Sunday, 26 July 2015

The Camas Cabbage

The story of the Camas Cabbage It all began in the spring of 2014. The cabbage seed was planted; it was nurtured and raised until it was a good sized seedling, then in early summer, it was planted out into one of the polytunnel beds. Here it lived, tenderly loved and cared for by the many hands that keep the gardens growing. Over the summer months it took hold in its new home, growing big leaves and eventually forming a head. By the time Camas was shut down for winter, the cabbage was looking strong, healthy and tasty and I left Camas happy in the knowledge that the cabbage (and the rest of the winter crops) would keep Jon and Avril fed over the winter months. At this time, the lush green grasses of summer had rolled over, dried and dormant for the winter months. There was not a lot to eat for the wildlife– particularly for the bunnies. And as wild creatures do, they searched for something to keep them going through the long winter days. They must have felt like they struck gold as they found themselves inside the polytunnels, munching and crunching their way through the winter crops - including the Camas cabbage, leaving it no more than a chewed stump in the ground. Returning to the gardens the following February, I was downhearted to see the rabbits had eaten everything but had a strong resolve to try again this year. I left the cabbage stump in the ground, thinking it will rot down over time having collected a whole host of micro organisms, bugs and worms to turn back into soil. As spring began to peep its head from behind the clouds, new life came shooting out of the ground and the gardens began to grow once again. The cabbage, having sat there dormant and ignored all these months began to grow new shoots and I left them, curious to see what would happen. As the days rolled by, spring turned into summer and the cabbage had re-grown into the most beautiful and well formed cabbage I have seen yet! And here it stands today, loved and admired by all those who come and lend a hand in the gardens. This story of the cabbage is about continuing to grow when you have been pushed down, standing tall and strong and following your own path – however hard it can be at times. Here’s to lessons from nature, here’s to the cabbage, and here’s to the Camas gardens and all those hundreds of hands who make it possible!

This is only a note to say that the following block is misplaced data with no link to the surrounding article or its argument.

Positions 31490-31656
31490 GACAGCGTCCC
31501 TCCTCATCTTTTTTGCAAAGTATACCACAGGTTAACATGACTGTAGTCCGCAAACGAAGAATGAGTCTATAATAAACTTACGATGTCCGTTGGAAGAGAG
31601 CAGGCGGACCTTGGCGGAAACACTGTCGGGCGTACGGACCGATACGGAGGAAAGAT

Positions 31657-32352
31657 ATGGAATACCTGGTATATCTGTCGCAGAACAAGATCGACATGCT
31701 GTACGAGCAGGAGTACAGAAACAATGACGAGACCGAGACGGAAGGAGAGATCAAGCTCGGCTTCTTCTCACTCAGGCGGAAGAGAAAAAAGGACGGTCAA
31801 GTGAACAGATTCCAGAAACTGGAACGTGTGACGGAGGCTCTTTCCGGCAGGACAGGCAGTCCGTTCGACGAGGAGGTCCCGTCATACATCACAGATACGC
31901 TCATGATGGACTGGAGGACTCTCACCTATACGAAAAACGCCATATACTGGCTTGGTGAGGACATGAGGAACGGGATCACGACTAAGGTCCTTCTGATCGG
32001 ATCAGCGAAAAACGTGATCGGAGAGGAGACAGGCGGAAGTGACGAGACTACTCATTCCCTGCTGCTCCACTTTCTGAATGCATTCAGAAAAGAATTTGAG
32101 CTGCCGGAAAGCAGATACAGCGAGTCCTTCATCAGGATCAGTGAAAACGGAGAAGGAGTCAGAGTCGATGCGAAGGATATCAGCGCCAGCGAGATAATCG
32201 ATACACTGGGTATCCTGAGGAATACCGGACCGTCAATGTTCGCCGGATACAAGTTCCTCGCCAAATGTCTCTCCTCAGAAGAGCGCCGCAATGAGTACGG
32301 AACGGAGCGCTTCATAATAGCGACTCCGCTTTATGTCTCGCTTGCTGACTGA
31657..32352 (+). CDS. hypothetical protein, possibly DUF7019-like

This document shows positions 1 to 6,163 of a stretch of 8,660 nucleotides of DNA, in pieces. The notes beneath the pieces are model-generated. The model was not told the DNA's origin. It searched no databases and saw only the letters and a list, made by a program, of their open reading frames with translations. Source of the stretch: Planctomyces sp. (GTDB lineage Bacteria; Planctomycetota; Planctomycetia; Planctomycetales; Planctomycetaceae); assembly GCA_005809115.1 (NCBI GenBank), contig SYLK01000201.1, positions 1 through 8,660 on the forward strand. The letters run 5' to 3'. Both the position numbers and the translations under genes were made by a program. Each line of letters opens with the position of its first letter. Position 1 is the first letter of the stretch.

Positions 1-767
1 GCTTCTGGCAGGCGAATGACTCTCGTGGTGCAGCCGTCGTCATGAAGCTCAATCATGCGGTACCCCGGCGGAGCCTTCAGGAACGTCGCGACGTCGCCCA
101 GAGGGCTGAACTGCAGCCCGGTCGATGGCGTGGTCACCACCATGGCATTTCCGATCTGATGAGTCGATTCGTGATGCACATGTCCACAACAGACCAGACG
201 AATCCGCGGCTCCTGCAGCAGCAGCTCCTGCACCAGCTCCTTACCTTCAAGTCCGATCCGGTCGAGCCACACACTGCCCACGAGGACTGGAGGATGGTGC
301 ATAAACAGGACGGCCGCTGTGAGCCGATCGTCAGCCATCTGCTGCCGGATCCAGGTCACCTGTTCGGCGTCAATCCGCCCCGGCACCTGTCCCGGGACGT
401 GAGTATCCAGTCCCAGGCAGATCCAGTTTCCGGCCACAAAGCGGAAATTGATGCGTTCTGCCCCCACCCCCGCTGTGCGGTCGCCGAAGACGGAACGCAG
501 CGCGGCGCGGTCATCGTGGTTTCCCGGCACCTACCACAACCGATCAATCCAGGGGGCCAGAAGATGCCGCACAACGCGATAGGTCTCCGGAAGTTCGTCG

Sunday, 12 July 2015

Muirhouse week!!! 4-11th July



                It was a very special week last week; we had a group from Muirhouse in Edinburgh!  The group consisted of young adults of varying ages with two leaders. The lads arrived late on Saturday, weary after a long trip and were for hungry for some food.  After some lovely food, there was a reflection on the history of camas where everyone sat spellbound at the stories of these old buildings. After this everyone was just pleased to get out and have a little swim around the islands!
                The next day the group took part in rock climbing and kayaking. The older lads all made it to the top of the quarry no bother, their speed and movement was breathtaking.  Not to be outdone, our adventurous volunteer Hattie performed a barrel roll along the wall from one end to the other with an outstanding feet of athleticism which she totally meant. The kayaking team also displayed awesome abilities out on the water while exploring some of the lovelier parts of camas bay with only a few capsizing but they always had the more than capable Jo on hand to help and guide them.  The group were always on hand to motivate and help each other through their activities with old and young alike being at hand for one another.